Dr. Kinarthy on love and conflict!

Love is the most common expression in human relationships, conflict comes a close second. You already know from my previous professional revelations that most of my colleagues are “politically correct” and will not tell you hardly anything like it is! I will, so pay close attention because the points that I make will give you the power to respond your best in love relationships or during conflict:

True love in a relationship is never “unconditional,” and is not “chemistry” or “sexuality” or  “kind words.” True love is a “spiritual” state of overcoming the mind and willing to sacrifice something of yourself to the object of your love because you receive something in return that you consider important or  “special.” The “sacrifice” must be in the form of performing  a meaningful “service,” and/or giving “a product” to the object of your love, and receiving a meaningful “service” or a “product.” True love is nurtured by consciousness which makes sure that the “exchange” is growth promoting, feels natural, and is balanced.

Conflict is always mental and physical, never spiritual: You believe that you give more than you receive, and you get physical about it because it is important to you to receive more. There is no such thing as “spiritual” conflict except in the mind, which makes it also mental. The resolution of conflict is always in the favor of the stronger party if it is willing to demonstrate its strength while showing respect and fairness to the weaker party.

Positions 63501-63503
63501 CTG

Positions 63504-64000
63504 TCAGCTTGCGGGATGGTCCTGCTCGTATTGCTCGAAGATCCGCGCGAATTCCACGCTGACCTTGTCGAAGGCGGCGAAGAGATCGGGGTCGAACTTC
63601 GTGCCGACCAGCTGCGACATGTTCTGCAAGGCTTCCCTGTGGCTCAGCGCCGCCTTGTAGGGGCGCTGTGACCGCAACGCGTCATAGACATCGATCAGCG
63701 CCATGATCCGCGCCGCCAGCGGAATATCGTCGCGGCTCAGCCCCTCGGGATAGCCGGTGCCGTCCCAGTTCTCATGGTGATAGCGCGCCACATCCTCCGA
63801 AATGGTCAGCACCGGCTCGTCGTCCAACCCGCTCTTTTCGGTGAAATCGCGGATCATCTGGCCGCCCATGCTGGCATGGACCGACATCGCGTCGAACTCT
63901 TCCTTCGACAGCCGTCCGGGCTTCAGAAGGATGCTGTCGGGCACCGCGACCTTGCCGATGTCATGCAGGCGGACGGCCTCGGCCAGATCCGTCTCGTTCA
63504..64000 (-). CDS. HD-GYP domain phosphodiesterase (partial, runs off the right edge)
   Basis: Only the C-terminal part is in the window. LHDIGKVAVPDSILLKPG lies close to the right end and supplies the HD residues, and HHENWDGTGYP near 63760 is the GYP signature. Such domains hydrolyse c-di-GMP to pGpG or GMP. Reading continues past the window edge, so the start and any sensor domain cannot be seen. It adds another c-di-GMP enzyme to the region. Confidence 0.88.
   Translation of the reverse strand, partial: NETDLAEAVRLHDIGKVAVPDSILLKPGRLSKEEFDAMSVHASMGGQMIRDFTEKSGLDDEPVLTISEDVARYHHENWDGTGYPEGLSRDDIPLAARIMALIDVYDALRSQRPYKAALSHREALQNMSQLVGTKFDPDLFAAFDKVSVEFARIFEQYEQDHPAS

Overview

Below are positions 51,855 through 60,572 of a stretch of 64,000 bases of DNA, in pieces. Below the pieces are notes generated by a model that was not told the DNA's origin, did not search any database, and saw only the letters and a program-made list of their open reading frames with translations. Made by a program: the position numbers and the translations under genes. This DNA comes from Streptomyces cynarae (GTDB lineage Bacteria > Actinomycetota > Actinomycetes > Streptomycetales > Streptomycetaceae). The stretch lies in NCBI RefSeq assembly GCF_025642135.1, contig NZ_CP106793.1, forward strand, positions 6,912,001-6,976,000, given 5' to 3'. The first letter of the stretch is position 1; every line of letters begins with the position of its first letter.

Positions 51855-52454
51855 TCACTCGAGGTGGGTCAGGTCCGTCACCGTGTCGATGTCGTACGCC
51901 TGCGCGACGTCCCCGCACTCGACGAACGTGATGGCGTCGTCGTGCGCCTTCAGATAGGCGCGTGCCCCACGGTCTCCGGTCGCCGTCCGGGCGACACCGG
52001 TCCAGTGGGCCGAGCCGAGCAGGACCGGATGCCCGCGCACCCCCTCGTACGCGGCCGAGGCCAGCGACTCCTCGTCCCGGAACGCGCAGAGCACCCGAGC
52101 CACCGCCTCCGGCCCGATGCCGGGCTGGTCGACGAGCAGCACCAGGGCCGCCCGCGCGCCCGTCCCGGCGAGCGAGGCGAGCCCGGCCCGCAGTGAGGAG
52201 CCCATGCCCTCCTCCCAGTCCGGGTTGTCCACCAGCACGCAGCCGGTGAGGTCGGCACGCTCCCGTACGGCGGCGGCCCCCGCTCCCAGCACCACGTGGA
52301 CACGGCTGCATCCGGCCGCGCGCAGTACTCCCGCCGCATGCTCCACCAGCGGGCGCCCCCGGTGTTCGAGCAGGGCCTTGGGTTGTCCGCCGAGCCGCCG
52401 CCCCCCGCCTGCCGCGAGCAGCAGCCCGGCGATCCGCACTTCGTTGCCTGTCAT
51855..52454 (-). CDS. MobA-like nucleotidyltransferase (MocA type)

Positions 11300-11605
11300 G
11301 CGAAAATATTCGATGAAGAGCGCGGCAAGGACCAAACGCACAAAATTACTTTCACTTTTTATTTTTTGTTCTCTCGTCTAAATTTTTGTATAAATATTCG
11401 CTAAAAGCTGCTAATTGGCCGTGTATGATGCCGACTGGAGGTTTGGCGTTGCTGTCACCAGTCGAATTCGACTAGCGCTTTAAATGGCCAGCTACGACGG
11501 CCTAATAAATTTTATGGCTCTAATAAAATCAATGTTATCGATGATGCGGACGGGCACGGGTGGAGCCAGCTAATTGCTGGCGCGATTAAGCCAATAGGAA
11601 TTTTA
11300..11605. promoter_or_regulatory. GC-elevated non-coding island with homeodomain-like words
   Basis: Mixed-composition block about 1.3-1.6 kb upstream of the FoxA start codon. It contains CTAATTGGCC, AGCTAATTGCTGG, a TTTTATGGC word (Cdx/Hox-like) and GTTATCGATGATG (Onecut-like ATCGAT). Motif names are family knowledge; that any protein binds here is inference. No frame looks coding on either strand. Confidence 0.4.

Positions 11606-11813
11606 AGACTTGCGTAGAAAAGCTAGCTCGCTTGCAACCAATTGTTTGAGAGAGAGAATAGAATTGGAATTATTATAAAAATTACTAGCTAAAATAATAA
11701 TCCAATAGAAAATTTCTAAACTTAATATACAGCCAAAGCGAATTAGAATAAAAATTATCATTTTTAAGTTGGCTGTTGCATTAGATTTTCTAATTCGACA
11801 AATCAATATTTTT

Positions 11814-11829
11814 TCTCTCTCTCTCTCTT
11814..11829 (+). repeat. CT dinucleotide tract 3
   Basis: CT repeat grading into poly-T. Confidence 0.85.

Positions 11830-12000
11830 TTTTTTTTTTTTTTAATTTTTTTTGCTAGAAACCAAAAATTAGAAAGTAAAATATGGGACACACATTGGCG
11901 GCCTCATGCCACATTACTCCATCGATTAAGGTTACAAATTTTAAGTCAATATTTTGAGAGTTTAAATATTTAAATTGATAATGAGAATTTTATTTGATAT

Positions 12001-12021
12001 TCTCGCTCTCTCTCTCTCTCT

The above descriptions of true love and conflict resolution are easy to follow if you can answer the  “true-false” questions: (1) It is worse for your relationship to say “let me make it up to you,” than to say, “I am sorry about what I did.”  (2) It is better  to say on his birthday, “George, I love you very much” than to give him something or do something that you know will please him. (3) It is better for the relationship to say, “please don’t hit me again” than to physically restrain an opponent that assaults you.” (4) It is worse for the relationship to punish someone for a destructive behavior, than to give him a second chance to fix the damage. (5) In a true love relationship between a newly wed couple, it is OK for a partner to say, “I will make love to you as soon as I am ready to have a baby.” (6) In conflict resolution, it is better to warn your enemy first rather than retaliate first and then warn him against a second attack. (7) Showing kindness to someone who attacks you can work only if he sees you as a person who genuinely wants peace. You have great insight about relationships if you answered all false.

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3 Responses to “Dr. Kinarthy on love and conflict!”

  1. Jon Kinarthy Says:

    I’m curious to know how number 7 relates to the middle east.

  2. drkinarthy Says:

    The Middle-East is a classic example of endless debates in the media and elsewhere that saps energy and resources away from a true process of conflict resolution as described in psychological research. I may cite the research next time if I get a request.

  3. http://tradingsocialcapital.com Says:

    Many thanks to be so kind to fairly share this information.

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